What you do not see is another bolt of lightning striking just to my right a few hundred feet away out of frame. The electrical charge in the air was extremely potent and dangerous, sending shivers up my spine. Not caring about my tripods in the least, I detached all my cameras right then and there and hightailed it to my car as fast as imaginably possible. Along the way, killer lightning with a seeming vendetta to eliminate me off the face of the planet chased me all the way to the car. One so close again, it seemed like I was lifted off the ground with the crack of the thunder. Once in the car, I knew I was safe. As I said, a car is a grounded place of safety. In fact, a car just might be one of the safest places in any situation waiting out an electrical storm. The lightning lasted another 15-20 minutes; it was as if hellfire was raining down. It was just an awe-inspiring event to watch, as bolts of lightning were striking at distances of less than two hundred feet from me, with a few lightning strikes within ￼￼￼￼￼￼￼￼￼￼￼￼￼￼￼￼￼￼￼￼￼￼￼￼￼￼￼￼￼￼￼￼￼￼￼￼￼￼￼￼￼￼￼￼￼￼￼￼￼a hundred feet.
When the excitement settled, I started to go through some of the images on my cameras ￼and realized I may have something really special. It was a moonless night and because the lightning was so bright, I had wondered if the images would be completely blown out. At first I was pleasantly surprised and then, the more I reviewed these images, I started to get really anxious, as I just wanted to get home and upload them to work on them. However, my objective was to complete my time-lapse project; thus, I decided to stay there all day until the sun set again. That entire day I kept thinking about what I had captured and knew in my soul a triptych would be the best way to present this series of images. The lightning just so happened to frame Cerro Cuate so perfectly and lent itself as a perfect triptych. The center image with the strike perfectly surrounding the hill is the capstone no doubt.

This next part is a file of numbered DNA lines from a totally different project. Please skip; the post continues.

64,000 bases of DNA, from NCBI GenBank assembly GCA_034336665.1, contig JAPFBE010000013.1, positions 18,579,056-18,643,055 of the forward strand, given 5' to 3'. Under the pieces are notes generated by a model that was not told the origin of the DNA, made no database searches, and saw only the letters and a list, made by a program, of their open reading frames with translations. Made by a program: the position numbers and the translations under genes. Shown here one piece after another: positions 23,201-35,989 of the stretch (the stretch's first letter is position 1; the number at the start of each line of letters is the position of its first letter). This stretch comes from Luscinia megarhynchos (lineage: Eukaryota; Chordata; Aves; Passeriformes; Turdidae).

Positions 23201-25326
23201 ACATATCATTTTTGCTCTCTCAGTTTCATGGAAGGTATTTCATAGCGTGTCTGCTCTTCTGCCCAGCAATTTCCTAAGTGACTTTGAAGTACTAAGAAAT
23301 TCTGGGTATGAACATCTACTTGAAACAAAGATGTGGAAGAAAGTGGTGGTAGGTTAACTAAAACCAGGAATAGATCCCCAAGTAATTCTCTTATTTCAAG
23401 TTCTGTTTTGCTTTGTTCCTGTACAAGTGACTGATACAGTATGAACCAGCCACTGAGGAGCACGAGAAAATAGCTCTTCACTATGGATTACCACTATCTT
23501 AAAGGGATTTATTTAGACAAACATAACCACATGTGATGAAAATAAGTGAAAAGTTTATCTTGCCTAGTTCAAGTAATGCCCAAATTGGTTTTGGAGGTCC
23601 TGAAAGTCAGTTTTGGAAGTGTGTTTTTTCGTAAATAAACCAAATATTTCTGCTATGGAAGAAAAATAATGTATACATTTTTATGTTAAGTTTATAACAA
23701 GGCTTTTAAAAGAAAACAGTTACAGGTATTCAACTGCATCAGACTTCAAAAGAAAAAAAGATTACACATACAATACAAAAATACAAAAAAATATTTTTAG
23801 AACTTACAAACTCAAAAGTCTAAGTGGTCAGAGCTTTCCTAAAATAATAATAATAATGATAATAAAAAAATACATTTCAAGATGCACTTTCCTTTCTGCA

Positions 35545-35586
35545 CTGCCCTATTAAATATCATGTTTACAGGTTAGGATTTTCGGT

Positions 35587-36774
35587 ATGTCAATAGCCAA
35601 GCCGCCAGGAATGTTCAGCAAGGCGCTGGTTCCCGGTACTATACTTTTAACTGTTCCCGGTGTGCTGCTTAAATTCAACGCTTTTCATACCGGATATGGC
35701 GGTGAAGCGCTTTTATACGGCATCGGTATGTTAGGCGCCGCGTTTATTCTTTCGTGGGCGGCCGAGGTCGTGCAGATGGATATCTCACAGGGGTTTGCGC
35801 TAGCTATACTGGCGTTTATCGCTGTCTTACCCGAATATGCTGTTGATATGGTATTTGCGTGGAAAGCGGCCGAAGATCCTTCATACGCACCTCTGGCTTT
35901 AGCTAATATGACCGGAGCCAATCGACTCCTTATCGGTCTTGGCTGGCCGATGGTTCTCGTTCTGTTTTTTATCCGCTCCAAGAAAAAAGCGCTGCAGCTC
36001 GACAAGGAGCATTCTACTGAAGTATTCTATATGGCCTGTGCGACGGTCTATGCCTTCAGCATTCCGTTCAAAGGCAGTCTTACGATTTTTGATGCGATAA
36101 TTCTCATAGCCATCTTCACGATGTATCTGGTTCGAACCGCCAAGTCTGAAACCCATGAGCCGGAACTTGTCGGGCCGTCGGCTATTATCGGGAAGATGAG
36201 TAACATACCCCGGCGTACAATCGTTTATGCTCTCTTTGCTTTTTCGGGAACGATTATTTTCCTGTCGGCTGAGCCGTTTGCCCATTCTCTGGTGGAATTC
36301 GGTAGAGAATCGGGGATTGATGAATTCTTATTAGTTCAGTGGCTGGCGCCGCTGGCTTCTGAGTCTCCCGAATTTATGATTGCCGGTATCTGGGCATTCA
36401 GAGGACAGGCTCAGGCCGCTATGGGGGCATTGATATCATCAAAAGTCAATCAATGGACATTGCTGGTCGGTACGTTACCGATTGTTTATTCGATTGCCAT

As separate images, they are titled Lighting Over Cerro Cuate #1, #2 or #3. Each image was taken with the ￼same camera, a Nikon D300s at 17mm with a Sigma 17-70mm lens with the ISO at 320 and aperture set to ￼f/10. The only thing different about each image is the exposure times; #1 is 28 secs, #2 is 24 secs and #3 is ￼32 secs. Metadata times are 03:57:43 - 03:58:14 - 03:58:42. - Jory Vander Galien
￼Vander Galien will be part of an upcoming exhibit called 'Emerging VII' at The G2 Gallery in Los Angeles on Novermber 8th from 6:30-9:00pm. This image is available as a print by emailing Vander Galien here. See more of his work at his website, www.joryvandergalien.com. Follow him on 500px, Instagram or Facebook via his personal profile or his Facebook Page.
Equipment and settings: Nikon D300s, Sigma 17-70mm f/2.8-4 DC Macro OS HSM zoom lens - Three sequential exposures of 28 seconds, 24 seconds and 32 seconds respectively @ f/10 - ISO 320